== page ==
Scott Colbert is the creator and cohost of The Imaginarium podcast, author of the acclaimed novella Barbed Wire Kisses, and was a popular contributor, cofounder and editor of the now defunct talkbacker.com and the supernaughts.com websites. He’s also published a collection of essays on the films of John Waters, Terry Gilliam, David Lynch and David Cronenberg. Scott resides in Phoenix, AZ and currently working on his next novel, A Pocketful of Broken Glass.
What works of yours are out there, for those readers that are still not familiar with you?
As far as fiction goes, there’s Barbed Wire Kisses, an ultra violent weird western with a pair of serial killers and some ghosts; Life in Amber is my “quiet” horror tale, and probably my most accessible, it’s also my most personal. And then there’s my most recent novel, Errors of the Flesh, which is my take on the fantasy genre. Coming out later this year is A Pocketful of Broken Glass, a crossover supernatural thriller of Barbed Wire Kisses and Life in Amber. I also have a small sampler out with a story, poem, and essay called Detritus. My non-fiction consists of my essays from the now defunct Talkbacker website on my favorite directors, John Waters, David Cronenberg, David Lynch, and Terry Gilliam.
You seem to dabble in many genres, is there one that’s your favourite when it comes to writing?
Horror is the umbrella I place all of my books under and it’s what I love most. All of them are quite different from one another by design. The sub genres, Western, psychological thriller, fantasy, are what I love to read, and I think switching up the genres keeps readers guessing what I’ll do next. My podcast partner Todd Staruch always says, “What the fuck is wrong with you?” after reading one of my books, so maybe I’ve invented my own genre, the “What the fuck is wrong with you?’ genre.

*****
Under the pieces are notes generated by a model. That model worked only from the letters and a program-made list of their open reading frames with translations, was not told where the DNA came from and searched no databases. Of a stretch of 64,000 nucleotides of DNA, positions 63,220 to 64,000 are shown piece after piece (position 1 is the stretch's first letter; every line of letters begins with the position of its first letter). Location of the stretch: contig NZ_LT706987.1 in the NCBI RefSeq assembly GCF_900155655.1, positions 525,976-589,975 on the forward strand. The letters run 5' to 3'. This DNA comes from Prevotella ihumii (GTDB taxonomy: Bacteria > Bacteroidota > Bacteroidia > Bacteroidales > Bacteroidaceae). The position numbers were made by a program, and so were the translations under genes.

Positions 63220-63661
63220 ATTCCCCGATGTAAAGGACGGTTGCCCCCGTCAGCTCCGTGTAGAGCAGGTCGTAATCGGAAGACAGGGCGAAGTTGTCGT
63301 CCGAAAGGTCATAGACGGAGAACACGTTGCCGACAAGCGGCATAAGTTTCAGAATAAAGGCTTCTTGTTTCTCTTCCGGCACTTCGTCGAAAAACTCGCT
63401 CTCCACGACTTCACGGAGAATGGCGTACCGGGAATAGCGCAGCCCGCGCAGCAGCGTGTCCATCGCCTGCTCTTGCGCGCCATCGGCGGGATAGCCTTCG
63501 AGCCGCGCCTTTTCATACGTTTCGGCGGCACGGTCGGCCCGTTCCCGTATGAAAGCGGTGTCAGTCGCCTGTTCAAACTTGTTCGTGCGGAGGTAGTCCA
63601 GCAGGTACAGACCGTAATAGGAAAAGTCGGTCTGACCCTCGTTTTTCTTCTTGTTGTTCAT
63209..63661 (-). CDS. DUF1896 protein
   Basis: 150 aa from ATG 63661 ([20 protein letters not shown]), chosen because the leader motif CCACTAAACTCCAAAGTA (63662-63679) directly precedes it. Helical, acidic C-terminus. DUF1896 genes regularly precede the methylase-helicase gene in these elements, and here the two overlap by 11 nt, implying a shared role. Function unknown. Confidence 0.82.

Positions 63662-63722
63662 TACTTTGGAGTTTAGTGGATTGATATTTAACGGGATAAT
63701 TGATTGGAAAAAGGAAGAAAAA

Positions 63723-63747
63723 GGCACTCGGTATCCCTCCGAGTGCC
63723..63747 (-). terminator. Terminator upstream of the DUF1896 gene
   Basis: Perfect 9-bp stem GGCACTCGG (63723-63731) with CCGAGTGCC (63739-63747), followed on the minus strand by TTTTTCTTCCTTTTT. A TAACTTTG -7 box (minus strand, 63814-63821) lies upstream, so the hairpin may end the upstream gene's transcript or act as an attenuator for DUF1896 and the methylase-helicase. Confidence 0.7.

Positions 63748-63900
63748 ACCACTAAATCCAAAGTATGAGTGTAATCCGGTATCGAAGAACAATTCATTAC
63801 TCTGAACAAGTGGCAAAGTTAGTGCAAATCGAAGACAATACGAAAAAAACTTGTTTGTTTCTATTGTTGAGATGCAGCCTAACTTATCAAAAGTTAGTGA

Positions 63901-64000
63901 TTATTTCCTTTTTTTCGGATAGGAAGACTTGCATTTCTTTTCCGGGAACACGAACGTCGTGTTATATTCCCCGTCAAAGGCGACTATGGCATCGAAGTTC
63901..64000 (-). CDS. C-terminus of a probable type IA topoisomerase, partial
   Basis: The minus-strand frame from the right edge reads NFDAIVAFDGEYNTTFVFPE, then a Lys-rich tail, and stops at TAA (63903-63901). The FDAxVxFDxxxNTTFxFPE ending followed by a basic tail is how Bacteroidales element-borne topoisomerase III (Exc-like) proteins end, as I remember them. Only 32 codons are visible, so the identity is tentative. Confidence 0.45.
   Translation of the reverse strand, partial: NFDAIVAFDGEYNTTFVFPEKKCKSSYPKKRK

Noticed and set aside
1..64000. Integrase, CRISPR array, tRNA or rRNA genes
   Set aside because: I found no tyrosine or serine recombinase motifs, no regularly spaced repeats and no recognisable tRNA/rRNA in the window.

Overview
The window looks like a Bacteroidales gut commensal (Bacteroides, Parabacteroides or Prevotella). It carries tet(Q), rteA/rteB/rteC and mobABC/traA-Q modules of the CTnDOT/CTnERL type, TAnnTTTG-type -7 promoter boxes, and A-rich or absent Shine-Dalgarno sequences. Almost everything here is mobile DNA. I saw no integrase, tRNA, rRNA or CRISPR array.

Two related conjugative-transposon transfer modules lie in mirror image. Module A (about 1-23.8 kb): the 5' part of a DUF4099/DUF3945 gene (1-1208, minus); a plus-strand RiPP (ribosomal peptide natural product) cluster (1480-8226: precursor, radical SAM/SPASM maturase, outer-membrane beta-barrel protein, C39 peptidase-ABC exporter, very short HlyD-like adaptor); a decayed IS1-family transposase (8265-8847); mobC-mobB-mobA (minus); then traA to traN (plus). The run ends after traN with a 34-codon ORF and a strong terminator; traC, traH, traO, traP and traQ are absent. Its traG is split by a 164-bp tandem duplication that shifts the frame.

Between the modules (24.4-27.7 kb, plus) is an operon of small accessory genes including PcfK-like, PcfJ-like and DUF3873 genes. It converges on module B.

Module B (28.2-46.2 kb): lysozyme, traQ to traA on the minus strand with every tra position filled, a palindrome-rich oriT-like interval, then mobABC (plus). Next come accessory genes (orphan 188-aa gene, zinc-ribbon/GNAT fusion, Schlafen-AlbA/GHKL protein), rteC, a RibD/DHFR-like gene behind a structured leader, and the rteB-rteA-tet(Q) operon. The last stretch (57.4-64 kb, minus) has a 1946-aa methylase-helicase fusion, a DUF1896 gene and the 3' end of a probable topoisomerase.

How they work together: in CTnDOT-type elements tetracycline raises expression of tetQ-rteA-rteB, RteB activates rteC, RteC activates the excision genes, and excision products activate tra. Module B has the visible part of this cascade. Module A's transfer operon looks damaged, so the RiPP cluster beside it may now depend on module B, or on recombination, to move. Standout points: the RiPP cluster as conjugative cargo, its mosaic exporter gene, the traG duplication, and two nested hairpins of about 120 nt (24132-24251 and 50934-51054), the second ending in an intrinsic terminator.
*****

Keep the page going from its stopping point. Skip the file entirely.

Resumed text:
Errors of the Flesh has a massive work of world-building behind it, do you follow a process when it comes down to it?
I’d love to say I had a special process for world building, but the truth is, I made it up as I went along. I took notes as I wrote it, so I didn’t contradict myself, or forget something. A lot of it came from an old Dungeons and Dragons campaign I played about half a lifetime ago and I remembered a lot of that, which made it a bit easier. Having said that, if I ever write another fantasy novel, I will create and map out the world beforehand.
There are quite a bit of gay relationships and gay sex in Errors of the flesh, which is unfortunately still something that today’s society struggles to cope with. Were you scared of bigotry and a close-minded reception, or where you quite confident in releasing it?